A computer is a general purpose device that can be programmed to carry out a set of arithmetic or logical operations automatically. Since a sequence of operations can be readily changed, the computer can solve more than one kind of problem.
Conventionally, a computer consists of at least one processing element, typically a central processing unit (CPU), and some form of memory. The processing element carries out arithmetic and logic operations, and a sequencing and control unit can change the order of operations in response to stored information. Peripheral devices allow information to be retrieved from an external source, and the result of operations saved and retrieved.
Mechanicalanalog computers started appearing in the first century and were later used in the medieval era for astronomical calculations. In World War II, mechanical analog computers were used for specialized military applications such as calculating torpedo aiming. During this time the first electronic digital computers were developed. Originally they were the size of a large room, consuming as much power as several hundred modern personal computers (PCs).
The term "computer", in use from the early 17th century (the first known written reference dates from 1613), meant "one who computes": a person performing mathematical calculations, before electronic computers became commercially available.
"The human computer is supposed to be following fixed rules; he has no authority to deviate from them in any detail." (Turing, 1950)
Teams of people were frequently used to undertake long and often tedious calculations; the work was divided so that this could be done in parallel.
The first time the term "Computer" appeared in The New York Times was February 3, 1853; an obituary stated:
Since the end of the 20th century, the term "human computer" has also been applied to individuals with prodigious powers of mental arithmetic, also known as mental calculators.
Much of the work on computer music has drawn on the relationship between music theory and mathematics, a relationship which has been noted since the Ancient Greeks described the "harmony of the spheres". The world's first computer to play music was CSIRAC, which was designed and built by Trevor Pearcey and Maston Beard in the 1950s. Mathematician Geoff Hill programmed the CSIRAC to play popular musical melodies from the very early 1950s. In 1951 it publicly played the "Colonel Bogey March" of which no known recordings exist.
However, CSIRAC played standard repertoire and was not used to extend musical thinking or composition practice which is current computer-music practice.
Physical medicine and rehabilitation (PM&R), also known as physiatry, a branch of medicine that aims to enhance and restore functional ability and quality of life to those with physical impairments or disabilities
Physical therapy, also known as physical rehabilitation or physiotherapy, treatments and exercises concerned with remediation of physical impairments and disabilities through promotion of mobility, functional ability, and quality of life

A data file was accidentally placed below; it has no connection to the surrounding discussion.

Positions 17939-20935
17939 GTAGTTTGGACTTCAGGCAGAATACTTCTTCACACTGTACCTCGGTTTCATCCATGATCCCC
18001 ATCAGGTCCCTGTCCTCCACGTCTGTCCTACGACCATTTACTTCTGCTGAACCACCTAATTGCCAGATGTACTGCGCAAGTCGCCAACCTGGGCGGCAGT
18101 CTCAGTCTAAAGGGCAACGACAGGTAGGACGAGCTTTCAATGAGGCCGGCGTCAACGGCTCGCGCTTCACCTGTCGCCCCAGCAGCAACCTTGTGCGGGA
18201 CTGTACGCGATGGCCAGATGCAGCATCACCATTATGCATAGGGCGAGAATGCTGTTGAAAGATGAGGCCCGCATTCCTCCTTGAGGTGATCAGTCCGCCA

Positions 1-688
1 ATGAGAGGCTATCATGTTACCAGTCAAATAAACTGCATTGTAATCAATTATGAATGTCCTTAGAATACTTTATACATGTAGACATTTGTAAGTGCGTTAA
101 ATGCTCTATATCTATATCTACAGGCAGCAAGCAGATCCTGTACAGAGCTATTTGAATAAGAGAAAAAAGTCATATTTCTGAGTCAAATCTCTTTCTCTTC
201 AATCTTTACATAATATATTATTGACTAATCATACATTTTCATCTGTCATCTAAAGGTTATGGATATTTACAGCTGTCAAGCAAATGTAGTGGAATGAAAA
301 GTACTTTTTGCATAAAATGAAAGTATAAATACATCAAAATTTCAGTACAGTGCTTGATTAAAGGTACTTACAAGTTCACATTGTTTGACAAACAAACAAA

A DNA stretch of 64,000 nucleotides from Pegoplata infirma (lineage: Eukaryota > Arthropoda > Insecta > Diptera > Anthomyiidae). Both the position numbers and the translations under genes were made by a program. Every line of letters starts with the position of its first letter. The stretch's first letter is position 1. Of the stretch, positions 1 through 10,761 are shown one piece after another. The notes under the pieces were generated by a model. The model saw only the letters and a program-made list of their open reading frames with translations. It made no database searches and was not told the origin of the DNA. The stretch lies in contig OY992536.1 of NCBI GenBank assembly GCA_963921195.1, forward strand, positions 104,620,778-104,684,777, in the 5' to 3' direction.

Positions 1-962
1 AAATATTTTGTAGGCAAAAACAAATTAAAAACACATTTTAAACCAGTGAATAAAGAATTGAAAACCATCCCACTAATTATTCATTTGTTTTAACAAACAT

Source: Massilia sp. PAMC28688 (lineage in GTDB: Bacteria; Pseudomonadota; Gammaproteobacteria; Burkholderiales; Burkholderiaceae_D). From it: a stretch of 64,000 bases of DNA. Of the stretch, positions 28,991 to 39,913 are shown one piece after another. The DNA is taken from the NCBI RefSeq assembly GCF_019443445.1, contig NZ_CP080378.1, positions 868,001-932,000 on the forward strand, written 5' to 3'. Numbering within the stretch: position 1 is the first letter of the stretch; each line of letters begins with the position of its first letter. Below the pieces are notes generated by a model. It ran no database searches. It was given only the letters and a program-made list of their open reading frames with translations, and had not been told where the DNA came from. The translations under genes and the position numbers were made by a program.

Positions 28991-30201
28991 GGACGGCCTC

Aquatic therapy, treatments and exercises performed in water for relaxation, fitness, physical rehabilitation, and other therapeutic benefit
Medical nutrition therapy (MNT), a therapeutic approach to treating medical conditions and associated symptoms via specifically tailored diet
Physical exercise, bodily activity that enhances or maintains physical fitness and overall health and wellness
Sports medicine, a branch of medicine that focuses on physical fitness, as well as treatment and prevention of injuries related to sports and exercise
Athletic training, exercises and regimes to optimize performance and ability to participate in athletic activities
Fadil El Ghoul (born Breda, 2 April 1986), better known by his stage nameR3hab (pronounced "rehab"), is a Dutch DJ and record producer of Moroccan origin. Alongside Afrojack and Chuckie, R3hab is one of the proponents of the modern Dutch house subgenre, although his style and sound at the time were usually darker, somewhat reminiscent of early psytrance or gabber compositions. During the 2012 WMC in Miami, USA, R3hab won the IDMA Best Breakthrough Artist Award.
R3hab began his career in late 2007 while producing the track "Mrkrstft" with Hardwell. One of the main influences R3hab has listed is the duo Infected Mushroom, whose music has been on the international scene since 1999.
His most notable releases to date are "Pump The Party" produced together with Ferruccio Salvo, "The Bottle Song", released on Wall Recordings and "Prutataaa", which was R3hab’s first collaboration with Afrojack.
Rehab was originally formed as a trio: Denny Campbell (Steaknife), Danny (Boone) Alexander, and Jason Brooks (Brooks Buford). Danny Boone and Steaknife, both from Warner Robins, Georgia, were the rap group "Prime Suspect"
Danny Boone and Brooks Buford, both recovering alcoholics and drug addicts. It is a common misbelief that they met at a rehab facility. The trio formed Rehab, literally a product of their namesake.
Early on, they released their first album To Whom It May Consume produced by Steaknife and Brooks Buford. Soon after, Epic/Sony offered a record deal. Shortly before the record deal, Steaknife was incarcerated and the group continued on as a duo. Mashing rap with rock, the duo released their major label debut album, Southern Discomfort, in 2000 on the Sony label. Cee-Lo, Goodie Mob, and Cody ChesnuTT were some of the guests on the album, which would spawn the Top 15 modern rock hit "It Don't Matter." Two years were spent on the road supporting the album, including a stint on the Warped Tour, and then the duo splintered.